FROM CNN's Jack Cafferty:
The Secret Service Colombian prostitution scandal keeps heating up, and it's unclear whether resignations of the agents at the center of it will put out the fire.
More resignations are expected this week, in addition to the three we already know about.
Eleven members of the Secret Service, including 20-year-veterans, have been implicated. They're accused of bringing at least 20 prostitutes to their hotel in Cartagena ahead of last week's visit by President Barack Obama.
As many as 10 members of the U.S. military are also being questioned about potential misconduct. This includes five members of the elite Army Special Forces.
It's a mess, and it's a national disgrace, not to mention a potential security risk for the president.
So what's being done in Washington? The House Oversight Committee is investigating. Also, there will likely be a review board set up to find out whether this was an isolated incident or part of a broader agency culture.
But some people don't think this is enough. At least one congressman, Republican Randy Forbes of Virginia, is calling for Mark Sullivan, the Secret Service director, to be fired.
Forbes says it's time to put someone else in charge to change the culture at the agency.
Mitt Romney says he'd "clean house" at the Secret Service. The likely Republican presidential nominee says he would fire the agents involved. But Romney, like Obama, says he has confidence in the director.
Sullivan has been director of the agency since May 2006. That means the 2009 security breach at the White House involving two party crashers at Obama's first state dinner also happened on his watch.
Here’s my question to you: What's the right punishment in the Secret Service scandal?
Tune in to the Situation Room at 4pm to see if Jack reads your answer on air.
And, we love to know where you’re writing from, so please include your city and state with your comment.
Your government gone wild.
As details of the Secret Service and GSA scandals emerge, there's a growing sense that Washington isn't always working for the people who pay their salaries - that would be us, the taxpayers.
The Secret Service has now yanked the security clearances of 11 members accused of bringing prostitutes to a Colombian hotel.
The investigation also includes at least five - maybe even 10 - members of the U.S. military who were working there ahead of President Obama's trip. Reuters reports there were as many as 21 prostitutes.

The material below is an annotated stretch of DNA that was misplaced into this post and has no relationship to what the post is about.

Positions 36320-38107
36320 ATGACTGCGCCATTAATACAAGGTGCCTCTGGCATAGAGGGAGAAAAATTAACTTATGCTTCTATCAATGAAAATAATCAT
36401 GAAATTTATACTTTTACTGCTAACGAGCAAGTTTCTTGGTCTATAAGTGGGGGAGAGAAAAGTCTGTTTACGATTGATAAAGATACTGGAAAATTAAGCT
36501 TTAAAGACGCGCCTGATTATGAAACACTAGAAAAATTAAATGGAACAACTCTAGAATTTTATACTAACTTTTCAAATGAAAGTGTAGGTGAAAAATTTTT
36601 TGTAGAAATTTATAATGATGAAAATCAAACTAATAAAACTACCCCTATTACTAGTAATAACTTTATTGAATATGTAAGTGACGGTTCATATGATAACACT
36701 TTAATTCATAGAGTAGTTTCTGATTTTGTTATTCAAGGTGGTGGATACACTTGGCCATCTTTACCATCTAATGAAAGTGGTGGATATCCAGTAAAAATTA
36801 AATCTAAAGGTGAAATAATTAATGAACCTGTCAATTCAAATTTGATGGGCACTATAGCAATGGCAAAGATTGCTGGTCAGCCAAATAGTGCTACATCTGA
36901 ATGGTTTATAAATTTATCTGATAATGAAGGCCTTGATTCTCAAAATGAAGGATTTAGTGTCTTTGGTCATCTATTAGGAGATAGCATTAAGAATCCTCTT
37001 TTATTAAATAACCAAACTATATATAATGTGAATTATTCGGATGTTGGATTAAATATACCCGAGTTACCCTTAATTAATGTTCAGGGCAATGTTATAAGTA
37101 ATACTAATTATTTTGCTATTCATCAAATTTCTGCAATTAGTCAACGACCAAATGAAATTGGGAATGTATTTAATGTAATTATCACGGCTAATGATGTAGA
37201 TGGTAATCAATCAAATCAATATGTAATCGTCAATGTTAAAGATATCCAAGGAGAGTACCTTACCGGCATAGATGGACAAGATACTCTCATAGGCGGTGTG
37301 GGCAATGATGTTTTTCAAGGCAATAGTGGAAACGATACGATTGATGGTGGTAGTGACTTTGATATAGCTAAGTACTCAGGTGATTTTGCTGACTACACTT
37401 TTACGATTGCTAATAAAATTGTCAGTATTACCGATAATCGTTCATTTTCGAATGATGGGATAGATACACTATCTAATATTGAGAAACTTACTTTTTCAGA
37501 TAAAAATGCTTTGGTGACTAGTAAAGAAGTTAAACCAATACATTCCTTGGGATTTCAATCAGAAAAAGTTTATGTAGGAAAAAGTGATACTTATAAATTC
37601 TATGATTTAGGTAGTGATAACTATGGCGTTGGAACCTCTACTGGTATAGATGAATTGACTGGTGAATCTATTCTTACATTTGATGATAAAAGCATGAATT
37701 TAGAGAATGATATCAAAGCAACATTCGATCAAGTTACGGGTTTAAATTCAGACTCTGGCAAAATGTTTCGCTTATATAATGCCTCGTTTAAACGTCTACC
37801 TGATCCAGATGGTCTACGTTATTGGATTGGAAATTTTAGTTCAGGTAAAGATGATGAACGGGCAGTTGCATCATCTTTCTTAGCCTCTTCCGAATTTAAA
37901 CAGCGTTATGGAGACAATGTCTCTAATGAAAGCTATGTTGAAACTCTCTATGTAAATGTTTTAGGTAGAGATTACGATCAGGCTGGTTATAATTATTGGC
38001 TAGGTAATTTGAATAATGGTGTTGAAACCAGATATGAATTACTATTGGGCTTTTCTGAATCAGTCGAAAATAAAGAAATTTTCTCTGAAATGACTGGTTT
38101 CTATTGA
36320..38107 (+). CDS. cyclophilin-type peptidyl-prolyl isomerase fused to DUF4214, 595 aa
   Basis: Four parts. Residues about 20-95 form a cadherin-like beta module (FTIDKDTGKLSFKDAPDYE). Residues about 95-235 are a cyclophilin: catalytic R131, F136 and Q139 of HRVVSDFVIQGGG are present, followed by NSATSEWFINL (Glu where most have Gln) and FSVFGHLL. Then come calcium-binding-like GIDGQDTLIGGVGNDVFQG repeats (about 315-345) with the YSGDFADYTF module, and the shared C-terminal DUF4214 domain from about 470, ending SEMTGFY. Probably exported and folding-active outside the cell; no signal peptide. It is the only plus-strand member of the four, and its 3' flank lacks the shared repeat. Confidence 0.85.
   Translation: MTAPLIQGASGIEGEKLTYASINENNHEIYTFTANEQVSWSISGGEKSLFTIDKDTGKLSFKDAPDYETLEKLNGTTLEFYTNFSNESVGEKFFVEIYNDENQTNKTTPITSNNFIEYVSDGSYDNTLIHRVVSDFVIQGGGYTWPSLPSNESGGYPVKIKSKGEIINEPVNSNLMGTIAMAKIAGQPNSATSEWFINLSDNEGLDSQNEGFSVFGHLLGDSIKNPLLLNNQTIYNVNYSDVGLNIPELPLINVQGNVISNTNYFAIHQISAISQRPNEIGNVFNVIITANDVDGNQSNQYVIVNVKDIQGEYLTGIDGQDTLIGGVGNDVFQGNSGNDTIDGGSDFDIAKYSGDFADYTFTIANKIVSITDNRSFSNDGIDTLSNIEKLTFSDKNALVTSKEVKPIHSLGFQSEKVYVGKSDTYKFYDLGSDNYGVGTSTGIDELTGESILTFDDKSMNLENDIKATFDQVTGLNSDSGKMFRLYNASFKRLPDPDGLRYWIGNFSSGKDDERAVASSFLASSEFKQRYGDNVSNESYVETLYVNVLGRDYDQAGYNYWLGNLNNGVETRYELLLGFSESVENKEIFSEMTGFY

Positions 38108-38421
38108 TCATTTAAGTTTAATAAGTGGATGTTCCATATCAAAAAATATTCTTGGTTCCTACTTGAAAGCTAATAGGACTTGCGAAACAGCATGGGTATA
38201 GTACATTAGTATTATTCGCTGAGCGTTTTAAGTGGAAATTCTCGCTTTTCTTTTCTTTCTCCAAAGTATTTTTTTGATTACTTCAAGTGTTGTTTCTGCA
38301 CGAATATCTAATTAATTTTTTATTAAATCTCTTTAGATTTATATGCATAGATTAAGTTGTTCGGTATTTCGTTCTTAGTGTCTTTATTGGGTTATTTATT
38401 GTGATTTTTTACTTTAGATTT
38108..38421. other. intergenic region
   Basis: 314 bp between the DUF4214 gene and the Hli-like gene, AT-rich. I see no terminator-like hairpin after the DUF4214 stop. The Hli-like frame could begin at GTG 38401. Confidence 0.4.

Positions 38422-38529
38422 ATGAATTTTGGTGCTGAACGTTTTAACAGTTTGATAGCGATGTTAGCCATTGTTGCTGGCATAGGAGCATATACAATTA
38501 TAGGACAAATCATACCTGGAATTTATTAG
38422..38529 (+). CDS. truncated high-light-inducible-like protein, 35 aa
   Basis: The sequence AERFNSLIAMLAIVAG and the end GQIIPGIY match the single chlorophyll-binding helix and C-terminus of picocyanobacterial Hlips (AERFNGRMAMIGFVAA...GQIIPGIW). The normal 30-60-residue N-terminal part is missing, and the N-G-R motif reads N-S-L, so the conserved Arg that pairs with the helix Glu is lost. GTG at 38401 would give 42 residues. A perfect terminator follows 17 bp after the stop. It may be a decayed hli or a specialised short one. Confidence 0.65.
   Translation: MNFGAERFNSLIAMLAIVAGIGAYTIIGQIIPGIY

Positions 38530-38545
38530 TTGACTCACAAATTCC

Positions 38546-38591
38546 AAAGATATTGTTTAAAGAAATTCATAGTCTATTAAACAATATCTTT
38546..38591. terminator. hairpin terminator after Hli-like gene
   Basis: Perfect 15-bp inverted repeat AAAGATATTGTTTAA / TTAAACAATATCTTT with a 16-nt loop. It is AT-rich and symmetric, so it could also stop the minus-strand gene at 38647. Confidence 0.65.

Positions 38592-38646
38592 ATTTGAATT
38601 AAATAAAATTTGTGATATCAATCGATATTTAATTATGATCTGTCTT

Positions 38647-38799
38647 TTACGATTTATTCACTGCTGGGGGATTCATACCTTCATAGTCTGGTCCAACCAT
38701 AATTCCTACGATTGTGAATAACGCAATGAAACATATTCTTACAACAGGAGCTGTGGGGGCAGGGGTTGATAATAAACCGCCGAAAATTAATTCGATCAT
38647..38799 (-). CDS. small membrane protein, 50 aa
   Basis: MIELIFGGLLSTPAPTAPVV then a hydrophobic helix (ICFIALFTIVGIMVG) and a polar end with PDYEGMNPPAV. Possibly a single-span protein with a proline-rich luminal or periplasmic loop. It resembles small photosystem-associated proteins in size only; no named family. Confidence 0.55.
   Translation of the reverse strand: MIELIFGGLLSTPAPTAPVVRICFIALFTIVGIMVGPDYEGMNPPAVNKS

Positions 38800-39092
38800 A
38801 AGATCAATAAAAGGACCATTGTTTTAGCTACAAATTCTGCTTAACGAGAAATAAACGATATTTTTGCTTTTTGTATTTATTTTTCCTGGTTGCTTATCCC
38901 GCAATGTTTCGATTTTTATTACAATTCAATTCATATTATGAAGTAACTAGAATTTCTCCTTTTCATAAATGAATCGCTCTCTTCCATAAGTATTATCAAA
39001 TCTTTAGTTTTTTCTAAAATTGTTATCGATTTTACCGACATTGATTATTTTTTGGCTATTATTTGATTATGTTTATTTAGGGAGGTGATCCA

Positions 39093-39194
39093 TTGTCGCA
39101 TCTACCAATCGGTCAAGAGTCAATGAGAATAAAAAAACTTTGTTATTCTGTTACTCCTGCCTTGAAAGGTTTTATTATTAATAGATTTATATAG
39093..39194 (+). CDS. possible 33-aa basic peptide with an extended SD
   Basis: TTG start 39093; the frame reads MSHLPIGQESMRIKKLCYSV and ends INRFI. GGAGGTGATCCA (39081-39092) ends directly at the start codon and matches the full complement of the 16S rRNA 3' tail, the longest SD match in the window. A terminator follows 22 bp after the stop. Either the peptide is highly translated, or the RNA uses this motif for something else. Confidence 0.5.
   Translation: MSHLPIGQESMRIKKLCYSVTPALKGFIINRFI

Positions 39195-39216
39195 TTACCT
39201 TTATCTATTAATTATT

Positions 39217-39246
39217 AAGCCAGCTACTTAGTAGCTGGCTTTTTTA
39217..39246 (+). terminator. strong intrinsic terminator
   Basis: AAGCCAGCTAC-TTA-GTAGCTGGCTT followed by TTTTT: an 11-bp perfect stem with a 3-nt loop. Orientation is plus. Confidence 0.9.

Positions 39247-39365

If true, it's more than disgraceful. It's a threat to national security.
There are reports that some of the Secret Service agents who brought prostitutes to their hotel rooms had copies of the president's schedule in their rooms and they were apparently bragging that they were there to protect President Obama.
It's not the first time the Secret Service has lapsed. The most glaring example was in 2009, when an uninvited couple managed to crash a White House state dinner. They were inside the White House mingling with the president and his guests.
Meanwhile the GSA official at the center of that $800,000 lavish conference is refusing to answer questions.
Jeff Neely - who organized the 2010 conference in Las Vegas - repeatedly took the Fifth Amendment when questioned before Congress. His former boss has already resigned in disgrace. Neely might face a federal criminal investigation.
While the GSA was spending hundreds of thousands of your dollars on things like commemorative coins, a team-building exercise, and a mind reader as entertainment, the Senate yesterday voted on whether to raise taxes some more.
This is the kind of stuff that makes Americans increasingly disgusted with their government. So far President Obama hasn't said a lot about any of this. Maybe it's time he did.
Here’s my question to you: In light of the Secret Service and GSA scandals, who is minding the store?
Jack Cafferty sounds off hourly on the Situation Room on the stories crossing his radar. Now, you can check in with Jack online to see what he's thinking and weigh in with your own comments online and on TV.
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